Most questionable part was the fact that they let children of any size go through the air gates, sit down in the train and pull the restraint down before any height check was performed. Upon making their way down the train, the station staff would then spot these children:
Slowly walk back to the front of the station where a key was lying on the platform.
Pick up a height stick.
Pick up the key.
Use the key to unlock the restraint.
Get the child out.
Measure the child, with faff.
Slowly walk back to the front of the station where a stash of wristbands was kept.
Root around for the appropriately coloured wristband to indicate their verified height.
Put the wristband on the child.
Slowly walk back to the front of the station to put the key down again.
Continue checking the restraints.
It wasn’t a problem, we had breezed the day and were taking it easy, but it sure was a sight to behold.
Oh, the ride. It was a thing. A wooden thing.
People in the row behind us were complaining it was like a car crash and the worst experience they’d ever had by the time it hit the brakes. People were wrong.
Talking of things. I’m officially bored of these B&M Floorless coasters.
But wait, it’s got a different layout. What have they done this time?
A couple of corners instead of a zero-G.
Loop – tick, Cobra Roll – tick, Interlocking Corkscrews – tick.
There’s no character any more.
This iteration of Woodstock Express was good with some surprising airtime for its size. Are these restraints what they call buzz bars?
This was also fun. More Premier launch, more lap bars. It has a few unbanked turns to start with that make it ride a little more car-like.
Another rider was shouting in aggressive confusion on the section where the car slows and some physical effects as part of a film scene are supposed to trigger, but nothing happened.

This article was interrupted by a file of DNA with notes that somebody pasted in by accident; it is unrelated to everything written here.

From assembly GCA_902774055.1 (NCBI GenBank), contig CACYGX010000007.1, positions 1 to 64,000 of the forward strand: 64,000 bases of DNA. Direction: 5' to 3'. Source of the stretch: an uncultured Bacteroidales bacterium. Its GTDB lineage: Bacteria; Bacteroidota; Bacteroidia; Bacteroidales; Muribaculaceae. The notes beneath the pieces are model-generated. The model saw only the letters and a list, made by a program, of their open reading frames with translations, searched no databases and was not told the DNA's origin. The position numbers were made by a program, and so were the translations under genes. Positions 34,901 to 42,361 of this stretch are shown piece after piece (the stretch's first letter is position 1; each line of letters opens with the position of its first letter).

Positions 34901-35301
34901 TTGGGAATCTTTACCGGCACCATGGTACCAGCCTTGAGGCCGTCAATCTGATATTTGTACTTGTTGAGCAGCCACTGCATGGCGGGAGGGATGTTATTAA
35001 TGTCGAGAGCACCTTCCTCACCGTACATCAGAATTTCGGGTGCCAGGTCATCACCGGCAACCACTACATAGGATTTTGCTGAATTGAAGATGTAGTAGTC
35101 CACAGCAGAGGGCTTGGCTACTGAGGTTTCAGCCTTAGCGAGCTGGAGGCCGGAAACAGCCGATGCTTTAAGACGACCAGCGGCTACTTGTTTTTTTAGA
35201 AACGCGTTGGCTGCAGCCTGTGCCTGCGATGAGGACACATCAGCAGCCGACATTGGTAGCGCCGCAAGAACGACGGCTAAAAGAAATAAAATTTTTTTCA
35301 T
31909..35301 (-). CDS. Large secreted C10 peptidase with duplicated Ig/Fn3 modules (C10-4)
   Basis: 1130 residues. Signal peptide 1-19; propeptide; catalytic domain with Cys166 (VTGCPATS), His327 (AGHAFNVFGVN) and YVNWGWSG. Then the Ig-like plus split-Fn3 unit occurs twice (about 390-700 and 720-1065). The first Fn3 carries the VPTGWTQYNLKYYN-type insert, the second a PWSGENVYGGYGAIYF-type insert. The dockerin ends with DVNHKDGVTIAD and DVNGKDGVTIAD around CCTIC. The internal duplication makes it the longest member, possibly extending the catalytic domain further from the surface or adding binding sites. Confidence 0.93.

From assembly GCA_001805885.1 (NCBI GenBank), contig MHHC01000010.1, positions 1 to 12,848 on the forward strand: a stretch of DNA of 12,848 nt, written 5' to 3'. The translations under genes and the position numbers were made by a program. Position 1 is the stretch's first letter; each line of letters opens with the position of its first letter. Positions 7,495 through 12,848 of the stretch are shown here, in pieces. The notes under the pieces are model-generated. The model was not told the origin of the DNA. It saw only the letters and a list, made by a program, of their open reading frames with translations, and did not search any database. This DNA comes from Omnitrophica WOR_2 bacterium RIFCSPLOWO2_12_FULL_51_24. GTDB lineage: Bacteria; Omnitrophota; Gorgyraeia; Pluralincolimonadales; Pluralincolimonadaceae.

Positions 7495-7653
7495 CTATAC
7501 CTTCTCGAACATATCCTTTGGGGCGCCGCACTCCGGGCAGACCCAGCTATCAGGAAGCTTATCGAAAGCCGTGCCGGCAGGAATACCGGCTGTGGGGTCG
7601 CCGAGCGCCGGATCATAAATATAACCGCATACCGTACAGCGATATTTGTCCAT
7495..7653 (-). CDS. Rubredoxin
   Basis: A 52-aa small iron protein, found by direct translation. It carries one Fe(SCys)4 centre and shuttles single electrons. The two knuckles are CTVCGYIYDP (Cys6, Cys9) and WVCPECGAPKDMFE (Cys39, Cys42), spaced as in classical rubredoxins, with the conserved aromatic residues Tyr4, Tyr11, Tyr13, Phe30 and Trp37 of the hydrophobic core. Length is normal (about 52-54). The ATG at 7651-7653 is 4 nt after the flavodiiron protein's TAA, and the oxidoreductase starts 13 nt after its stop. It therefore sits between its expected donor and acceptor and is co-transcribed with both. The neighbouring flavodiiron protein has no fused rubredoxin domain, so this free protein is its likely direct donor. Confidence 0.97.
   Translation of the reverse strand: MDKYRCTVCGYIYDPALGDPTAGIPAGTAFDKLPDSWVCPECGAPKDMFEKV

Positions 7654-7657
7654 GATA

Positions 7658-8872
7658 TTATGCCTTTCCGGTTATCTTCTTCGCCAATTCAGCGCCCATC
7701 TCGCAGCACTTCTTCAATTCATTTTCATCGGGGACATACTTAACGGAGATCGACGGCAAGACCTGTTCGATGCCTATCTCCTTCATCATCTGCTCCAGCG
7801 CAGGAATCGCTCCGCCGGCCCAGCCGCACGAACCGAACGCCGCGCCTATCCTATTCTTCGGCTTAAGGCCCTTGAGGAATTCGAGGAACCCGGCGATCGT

This was followed by an indoor bit of track and laughably awkward trims on a hill into a corner. That’ll do.
Enough mockery, on to the main event.
I wasn’t ready for how good this thing looks. Didn’t know it had a theme to be honest. All that I had in my head was ‘RMC conversion, another of those confusingly similar names that detracts from the identity of the ride + looks like wood mate.’
I thought the story it alludes to was different and interesting. There’s shirts in the shop that just say Hanover Hill Orchard which is a damn obscure coaster reference that I would love to wear one day. They also have plush apples. Good.
It kicked some serious ass. It’s like I’d forgotten how good these boys are at making rides (in the USA at least) after only a couple of months and then BAM. Three big back to back hills of insane standing airtime put me right back in it. And then it just keeps going and going.
This outwards banked hill through the structure is brutal when you don’t see it coming.
Minor nitpick: Those 2 mini ‘overbanks’ at the end don’t really do much and this bugs me ever so slightly more when the sign outside the ride specifically states 3 OVERBANKS as though that’s a big deal on a coaster.
Everything else is packed full of intensity and joy. They really got a lot out of the size. Absolutely loved it.
Let’s introduce my new feature for this report, cos Americans say the darndest things:
Quote of the day (picture Jamie Foxx shouting to the air gate queues after a front row ride): “Y’all ride this thing? Naw man… it ain’t worth it”.
One train operations limited re-rides somewhat, but Twisted Timbers was enjoyed well into the night. A great way to end the day and a great sign of things to come.